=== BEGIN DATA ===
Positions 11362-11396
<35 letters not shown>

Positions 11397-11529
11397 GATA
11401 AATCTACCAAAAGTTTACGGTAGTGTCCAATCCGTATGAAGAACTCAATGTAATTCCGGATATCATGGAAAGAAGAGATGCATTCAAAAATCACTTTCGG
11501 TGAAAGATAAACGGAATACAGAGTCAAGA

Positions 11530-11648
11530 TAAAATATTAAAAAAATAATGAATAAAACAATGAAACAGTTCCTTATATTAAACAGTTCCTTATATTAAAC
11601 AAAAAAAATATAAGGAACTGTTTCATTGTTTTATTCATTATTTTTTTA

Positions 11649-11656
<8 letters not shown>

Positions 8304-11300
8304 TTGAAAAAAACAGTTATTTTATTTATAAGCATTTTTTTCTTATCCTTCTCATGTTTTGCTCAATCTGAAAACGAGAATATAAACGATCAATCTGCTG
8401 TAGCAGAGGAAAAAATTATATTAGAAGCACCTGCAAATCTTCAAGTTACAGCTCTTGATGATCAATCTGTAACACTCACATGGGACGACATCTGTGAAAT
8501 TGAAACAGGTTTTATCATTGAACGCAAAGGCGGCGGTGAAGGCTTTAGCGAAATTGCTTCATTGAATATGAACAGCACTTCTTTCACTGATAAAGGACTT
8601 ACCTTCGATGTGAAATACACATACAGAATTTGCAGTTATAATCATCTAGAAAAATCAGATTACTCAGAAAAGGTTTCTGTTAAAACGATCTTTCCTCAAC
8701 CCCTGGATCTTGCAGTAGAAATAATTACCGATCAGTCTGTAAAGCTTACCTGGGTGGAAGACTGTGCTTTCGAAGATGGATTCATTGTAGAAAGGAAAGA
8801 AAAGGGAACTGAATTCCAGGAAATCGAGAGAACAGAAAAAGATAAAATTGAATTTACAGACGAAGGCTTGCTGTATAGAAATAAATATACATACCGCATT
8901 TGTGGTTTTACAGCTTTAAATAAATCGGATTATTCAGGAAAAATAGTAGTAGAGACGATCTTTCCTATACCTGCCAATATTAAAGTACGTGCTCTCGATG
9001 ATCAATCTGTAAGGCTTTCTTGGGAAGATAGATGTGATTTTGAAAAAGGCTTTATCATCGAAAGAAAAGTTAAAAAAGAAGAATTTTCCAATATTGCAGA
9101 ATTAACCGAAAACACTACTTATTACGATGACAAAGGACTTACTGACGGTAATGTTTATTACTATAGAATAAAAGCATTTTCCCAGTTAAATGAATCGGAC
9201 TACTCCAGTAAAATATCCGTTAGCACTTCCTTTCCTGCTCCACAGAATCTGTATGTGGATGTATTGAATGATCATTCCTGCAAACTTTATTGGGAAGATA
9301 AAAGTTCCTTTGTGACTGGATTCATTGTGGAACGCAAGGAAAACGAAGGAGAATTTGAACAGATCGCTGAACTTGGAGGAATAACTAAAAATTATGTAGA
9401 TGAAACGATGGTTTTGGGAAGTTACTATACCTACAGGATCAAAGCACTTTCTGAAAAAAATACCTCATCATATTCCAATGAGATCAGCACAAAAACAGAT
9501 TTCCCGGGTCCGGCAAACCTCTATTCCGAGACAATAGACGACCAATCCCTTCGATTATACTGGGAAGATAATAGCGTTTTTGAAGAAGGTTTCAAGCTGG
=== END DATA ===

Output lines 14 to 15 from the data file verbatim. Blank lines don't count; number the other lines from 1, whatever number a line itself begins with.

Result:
8401 TAGCAGAGGAAAAAATTATATTAGAAGCACCTGCAAATCTTCAAGTTACAGCTCTTGATGATCAATCTGTAACACTCACATGGGACGACATCTGTGAAAT
8501 TGAAACAGGTTTTATCATTGAACGCAAAGGCGGCGGTGAAGGCTTTAGCGAAATTGCTTCATTGAATATGAACAGCACTTCTTTCACTGATAAAGGACTT